Thomas Paine

Thomas Paine was born in England in 1737, to a Quaker father and an Anglican mother. Paine received little proper education, but did learn to read, write and perform arithmetic. He attended Thetford Grammar School (1744–49), at a time when there was no compulsory education. 


At age thirteen, he was apprenticed to his corset maker father; in late adolescence, he enlisted and briefly served as a privateer,before returning to Britain in 1759.In 1767, he was appointed to a position in Gram pound, Cornwall; subsequently, he asked to leave this post to await a vacancy, thus, he became a schoolteacher in London.


In the summer of 1772, Paine published “The Case of the Officers of Excise,” a 21-page article in defence of higher pay for excise officers. It was his first political work, and he spent that winter in London, handing out the 4,000 copies of the article to members of Parliament and other citizens.


He met Benjamin Franklin, who advised him to move to America and provided him with letters of introduction to the recently formed nation. Paine had arrived in America as the conflict between the colonists and England had reached a fever pitch, although events had not yet become violent.


Within five months of Paine’s arrival, however, the precipitating event to his most famous work would occur. As the author of two highly influential pamphlets at the start of the American Revolution, he inspired the Patriots in 1776 to declare independence from Britain.


In 1777, Congress named Paine secretary to the Committee for Foreign Affairs. In April 1787, Paine headed back to England, where he soon became ensnared with what he heard of the roiling French Revolution.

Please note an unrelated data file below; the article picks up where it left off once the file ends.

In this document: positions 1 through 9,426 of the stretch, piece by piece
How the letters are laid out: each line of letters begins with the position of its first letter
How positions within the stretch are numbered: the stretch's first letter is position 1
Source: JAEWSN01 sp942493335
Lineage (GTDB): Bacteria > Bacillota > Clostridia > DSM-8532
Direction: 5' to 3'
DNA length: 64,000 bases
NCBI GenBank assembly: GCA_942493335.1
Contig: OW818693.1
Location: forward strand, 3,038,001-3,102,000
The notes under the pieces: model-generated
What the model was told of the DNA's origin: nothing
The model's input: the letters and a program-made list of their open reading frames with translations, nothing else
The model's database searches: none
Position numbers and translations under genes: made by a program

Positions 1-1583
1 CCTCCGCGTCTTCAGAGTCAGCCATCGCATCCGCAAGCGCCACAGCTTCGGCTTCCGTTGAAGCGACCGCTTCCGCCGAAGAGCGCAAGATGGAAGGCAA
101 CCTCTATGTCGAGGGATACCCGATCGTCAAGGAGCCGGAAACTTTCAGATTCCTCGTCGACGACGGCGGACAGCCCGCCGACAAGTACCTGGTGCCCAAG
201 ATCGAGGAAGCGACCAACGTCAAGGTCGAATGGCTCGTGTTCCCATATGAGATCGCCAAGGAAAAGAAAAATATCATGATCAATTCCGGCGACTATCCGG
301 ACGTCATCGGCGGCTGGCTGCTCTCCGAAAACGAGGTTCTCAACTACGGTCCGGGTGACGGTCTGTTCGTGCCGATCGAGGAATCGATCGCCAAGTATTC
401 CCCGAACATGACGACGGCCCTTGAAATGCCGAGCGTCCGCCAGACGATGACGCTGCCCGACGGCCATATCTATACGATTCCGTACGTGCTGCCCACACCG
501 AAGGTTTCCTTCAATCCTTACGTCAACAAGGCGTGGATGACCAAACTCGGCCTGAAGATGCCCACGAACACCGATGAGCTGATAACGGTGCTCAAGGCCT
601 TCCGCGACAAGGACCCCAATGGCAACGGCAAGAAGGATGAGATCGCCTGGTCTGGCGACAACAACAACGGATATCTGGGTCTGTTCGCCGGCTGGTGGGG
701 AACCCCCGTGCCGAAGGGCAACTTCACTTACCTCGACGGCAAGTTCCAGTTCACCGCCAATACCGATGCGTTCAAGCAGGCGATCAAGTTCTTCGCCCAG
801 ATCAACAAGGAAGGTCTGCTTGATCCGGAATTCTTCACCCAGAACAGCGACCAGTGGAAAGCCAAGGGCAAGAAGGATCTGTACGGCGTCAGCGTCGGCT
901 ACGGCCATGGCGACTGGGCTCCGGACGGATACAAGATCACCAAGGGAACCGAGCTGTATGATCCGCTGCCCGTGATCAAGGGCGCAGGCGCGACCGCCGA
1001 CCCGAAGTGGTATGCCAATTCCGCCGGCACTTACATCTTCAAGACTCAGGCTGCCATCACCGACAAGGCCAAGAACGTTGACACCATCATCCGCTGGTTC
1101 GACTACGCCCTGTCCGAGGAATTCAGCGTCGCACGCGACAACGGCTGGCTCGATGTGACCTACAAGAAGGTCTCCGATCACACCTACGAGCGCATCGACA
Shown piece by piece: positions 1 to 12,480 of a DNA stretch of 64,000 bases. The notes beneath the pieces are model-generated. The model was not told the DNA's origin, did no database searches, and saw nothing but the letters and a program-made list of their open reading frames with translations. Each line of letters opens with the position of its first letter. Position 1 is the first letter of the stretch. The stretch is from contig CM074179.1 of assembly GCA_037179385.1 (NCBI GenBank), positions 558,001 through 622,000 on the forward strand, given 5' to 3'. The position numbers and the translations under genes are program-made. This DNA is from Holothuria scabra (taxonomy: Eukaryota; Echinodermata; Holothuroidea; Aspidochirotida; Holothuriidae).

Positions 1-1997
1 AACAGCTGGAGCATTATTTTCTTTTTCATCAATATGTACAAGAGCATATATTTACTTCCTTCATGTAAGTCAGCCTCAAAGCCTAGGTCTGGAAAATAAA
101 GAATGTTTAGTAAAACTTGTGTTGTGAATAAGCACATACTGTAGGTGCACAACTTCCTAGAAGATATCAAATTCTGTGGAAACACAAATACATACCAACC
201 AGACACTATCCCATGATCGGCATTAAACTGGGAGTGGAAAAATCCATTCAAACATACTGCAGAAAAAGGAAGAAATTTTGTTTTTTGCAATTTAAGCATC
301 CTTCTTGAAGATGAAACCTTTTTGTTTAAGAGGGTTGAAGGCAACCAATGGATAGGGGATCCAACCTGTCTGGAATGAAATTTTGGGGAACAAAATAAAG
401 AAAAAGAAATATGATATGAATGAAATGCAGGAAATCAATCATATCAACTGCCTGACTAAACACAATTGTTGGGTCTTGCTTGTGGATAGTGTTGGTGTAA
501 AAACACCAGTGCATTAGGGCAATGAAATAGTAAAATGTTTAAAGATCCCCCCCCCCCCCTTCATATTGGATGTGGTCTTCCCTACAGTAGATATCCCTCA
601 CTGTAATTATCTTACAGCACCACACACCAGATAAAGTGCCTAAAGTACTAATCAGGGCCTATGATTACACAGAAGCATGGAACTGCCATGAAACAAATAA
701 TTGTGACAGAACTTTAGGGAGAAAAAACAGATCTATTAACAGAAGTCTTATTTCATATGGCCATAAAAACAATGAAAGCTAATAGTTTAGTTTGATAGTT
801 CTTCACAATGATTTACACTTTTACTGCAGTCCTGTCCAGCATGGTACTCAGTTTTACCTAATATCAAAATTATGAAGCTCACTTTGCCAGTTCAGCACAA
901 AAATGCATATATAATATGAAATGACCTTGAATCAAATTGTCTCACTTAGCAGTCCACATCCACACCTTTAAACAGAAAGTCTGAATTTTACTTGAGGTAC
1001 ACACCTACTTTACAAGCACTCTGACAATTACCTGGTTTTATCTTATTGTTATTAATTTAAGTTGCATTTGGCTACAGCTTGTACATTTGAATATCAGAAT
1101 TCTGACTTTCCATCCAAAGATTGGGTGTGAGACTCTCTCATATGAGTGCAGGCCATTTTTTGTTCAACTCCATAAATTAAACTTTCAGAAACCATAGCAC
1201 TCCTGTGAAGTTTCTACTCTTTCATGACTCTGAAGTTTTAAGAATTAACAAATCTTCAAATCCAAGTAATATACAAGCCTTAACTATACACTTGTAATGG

He immediately and passionately supported the Revolution, so when he read Edmund Burke’s 1790 attack on it, he was inspired to write the book Rights of Man(1791) in a scathing response. In December 1793, he was arrested and imprisoned in Paris, then released in 1794.


He became notorious because of his pamphlet The Age of Reason (1793–94), in which he advocated deism, promoted reason and freethinking and argued against institutionalized religion in general and Christian doctrine in particular.


In 1802, he returned to America where he died on June 8, 1809. Not many people attended his funeral, it has been reported that only six did. After his death, Paine’s body was brought to New Rochelle, but as the Quakers would not allow it to be buried in their grave-yard per his last will, so his remains were buried under a walnut tree on his farm.


In 1819, the English agrarian radical journalist William Cobbett, who in 1793 had published a hostile continuation of Francis Oldys (George Chalmers)’s The Life of Thomas Paine, dug up his bones and transported them back to England with the intention to give Paine a heroic reburial on his native soil, but this never came to pass. The bones were still among Cobbett’s effects when he died over twenty years later, but were later lost.


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